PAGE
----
When the Polynesian ancestors of Māori migrated from tropical Oceania to temperate New Zealand, their gardeners looked for soils suited to growing kūmara (sweet potato), taro, yams, and gourds. In the north they found familiar reddish-brown earth, formed on weathered volcanic rocks. Fertile and well-drained soils on flat and rolling country were of great importance.
Māori developed considerable knowledge of soil types, and named them according to colour, texture, fertility, ease of cultivation and how well they drained. For example, tuatara wawata was fertile, crumbly brown soil suitable for growing kūmara; onekura was poor, reddish soil; and onekopuru was wet soil.
Sometimes they mixed the soil with sand and gravel to make it crumbly and improve heat retention – critical for growing subtropical crops in a cooler climate. These are called plaggen soils, and are found where there were stable Māori settlements, especially in the Waikato region.
European explorers and missionaries recorded their impressions of soils used for cultivation, and by 1840 these were included in information for prospective colonists. Ernst Dieffenbach noted the geological origin of some soils in several areas, including the Chatham Islands. It was widely believed that the country’s lush native forests were a sign of fertile land. However, only some plants, such as pūriri trees, indicated good soil.
Settlers noticed that soil fertility varied in different parts of the country. The most productive land – for example, the volcanic soils of South Auckland – became highly prized.
In the 1840s British and European scientists began to use laboratory analysis to identify fertile soils. In New Zealand William Skey, the first government analyst, offered this service for free. In 1868 he published his findings on 33 soils, listing texture, constituents soluble in water, and material taken using hydrochloric acid. This first chemical survey formed part of a study of the suitability of lands for European settlement.
On the basis of his analyses, Skey believed that New Zealand soils had high levels of plant nutrients. Later work, however, showed that some elements could not be readily absorbed by plants.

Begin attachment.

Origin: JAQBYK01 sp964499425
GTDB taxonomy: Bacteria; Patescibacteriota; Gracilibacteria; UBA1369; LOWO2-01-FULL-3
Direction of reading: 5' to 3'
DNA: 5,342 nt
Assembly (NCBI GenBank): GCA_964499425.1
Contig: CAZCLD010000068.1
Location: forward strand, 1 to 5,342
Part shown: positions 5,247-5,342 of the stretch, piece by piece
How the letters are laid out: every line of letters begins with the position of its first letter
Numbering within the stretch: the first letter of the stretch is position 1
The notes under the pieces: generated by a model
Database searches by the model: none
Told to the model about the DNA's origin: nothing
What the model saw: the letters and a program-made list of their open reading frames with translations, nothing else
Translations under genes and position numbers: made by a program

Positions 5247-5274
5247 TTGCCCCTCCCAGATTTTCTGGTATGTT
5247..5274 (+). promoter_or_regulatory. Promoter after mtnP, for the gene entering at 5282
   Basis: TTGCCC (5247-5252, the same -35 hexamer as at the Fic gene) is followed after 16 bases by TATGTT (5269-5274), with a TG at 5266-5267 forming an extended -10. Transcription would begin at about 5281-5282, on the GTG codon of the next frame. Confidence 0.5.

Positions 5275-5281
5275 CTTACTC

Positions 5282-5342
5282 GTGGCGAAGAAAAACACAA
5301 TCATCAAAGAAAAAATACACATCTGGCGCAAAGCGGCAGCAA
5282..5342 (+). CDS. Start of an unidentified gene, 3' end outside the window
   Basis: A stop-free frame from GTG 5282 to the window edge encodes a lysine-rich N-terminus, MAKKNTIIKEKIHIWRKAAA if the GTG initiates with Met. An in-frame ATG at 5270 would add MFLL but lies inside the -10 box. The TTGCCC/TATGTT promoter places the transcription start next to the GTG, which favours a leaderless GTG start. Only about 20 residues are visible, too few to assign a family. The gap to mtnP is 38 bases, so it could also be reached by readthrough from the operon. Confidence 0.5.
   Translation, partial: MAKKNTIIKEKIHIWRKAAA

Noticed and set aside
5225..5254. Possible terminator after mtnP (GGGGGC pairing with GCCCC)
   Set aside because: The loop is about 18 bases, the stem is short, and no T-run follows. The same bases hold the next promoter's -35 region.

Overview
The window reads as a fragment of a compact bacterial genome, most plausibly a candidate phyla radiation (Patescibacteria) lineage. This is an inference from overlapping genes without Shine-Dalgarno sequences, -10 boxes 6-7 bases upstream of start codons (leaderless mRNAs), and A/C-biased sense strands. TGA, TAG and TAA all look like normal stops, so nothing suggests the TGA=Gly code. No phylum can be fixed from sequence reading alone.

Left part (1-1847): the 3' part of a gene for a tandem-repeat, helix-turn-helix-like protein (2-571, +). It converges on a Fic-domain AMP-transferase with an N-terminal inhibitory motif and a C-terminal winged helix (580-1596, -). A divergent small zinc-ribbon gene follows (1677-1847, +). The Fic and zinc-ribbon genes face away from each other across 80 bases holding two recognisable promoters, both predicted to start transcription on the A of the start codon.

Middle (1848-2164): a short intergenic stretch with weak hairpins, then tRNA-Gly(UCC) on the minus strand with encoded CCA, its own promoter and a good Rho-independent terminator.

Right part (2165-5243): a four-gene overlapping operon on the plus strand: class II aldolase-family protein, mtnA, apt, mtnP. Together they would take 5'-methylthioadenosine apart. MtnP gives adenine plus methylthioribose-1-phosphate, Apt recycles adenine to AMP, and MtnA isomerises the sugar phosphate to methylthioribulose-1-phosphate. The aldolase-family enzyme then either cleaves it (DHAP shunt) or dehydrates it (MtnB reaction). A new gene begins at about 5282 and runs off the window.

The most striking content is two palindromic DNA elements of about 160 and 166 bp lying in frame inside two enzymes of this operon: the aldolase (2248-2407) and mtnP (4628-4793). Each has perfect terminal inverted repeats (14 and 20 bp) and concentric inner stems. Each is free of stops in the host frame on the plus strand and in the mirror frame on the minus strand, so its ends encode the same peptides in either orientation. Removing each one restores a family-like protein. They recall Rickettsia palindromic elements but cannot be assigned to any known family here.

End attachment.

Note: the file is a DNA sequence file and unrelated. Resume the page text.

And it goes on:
As farming got under way, scientific expertise was needed to direct the use of fertiliser, especially on less productive land. Bernard Aston joined the Department of Agriculture in 1900, and undertook systematic study of New Zealand soils. He devised a standard set of tests for identifying nutrients available in the soil, and undertook nationwide soil fertility experiments.
The US Department of Agriculture set up a national soil survey in 1899, and their first soil maps were published by 1911. Local surveys in New Zealand, largely experimental but based on overseas experience, were made by Leonard Wild, Hartley Ferrar and Bernard Aston. Ferrar, who had been involved with soil surveys in Egypt, made detailed maps in Northland and Central Otago using US methods of classification. He and Aston were the first to adopt soil types as a basic mapping unit – similar soil types were grouped into series, and at the highest level into provinces.
In 1919, while teaching at Lincoln College, Leonard Wild published Soils and manures of New Zealand. This widely used textbook, found in many farmhouses, was reprinted and updated several times over the next 40 years.
Theodore Rigg, appointed agriculturalist at the Cawthron Institute (Nelson) in 1920, brought academic experience from the UK and US, and had a major influence on soil science in New Zealand for the next 30 years. He introduced the hand auger to extract soil samples. With J. A. Bruce he surveyed Waimea county, producing one of the first detailed soil maps in New Zealand.
Rigg attended the First International Soil Science Congress in Washington DC in 1927, returning with new insights into soil classification based on climate, geology, texture and chemical composition. He believed that the whole soil profile should be examined and recorded to the depth of the parent rock, rather than just the organic-rich surface layer. In his report on the congress, Rigg described the Russian idea of soil zonality, which had a major influence on New Zealand soil scientists in the 1930s and 1940s.
Government science was reorganised in 1926. Ernest Marsden became secretary to the Department of Scientific and Industrial Research (DSIR), which merged the Geological Survey and Dominion Laboratory. Recognising the importance of agriculture to the New Zealand economy, Marsden set up a small soil survey group within the Geological Survey. Rigg was a member of the DSIR council from 1926 to 1954, and promoted cooperation between the Cawthron Institute and DSIR soil scientists.
Aston’s laboratory remained with the Department of Agriculture, setting the scene for many years of organisational rivalry.
A wasting illness that affected sheep and cattle in the central North Island was given the name bush sickness, and was one of the most mystifying agricultural problems in the first part of the 20th century. It was originally identified as a form of iron deficiency by Aston in 1912, but it took more than 20 years for the exact cause to be identified. This was the catalyst for studies of the links between soils and animal metabolism.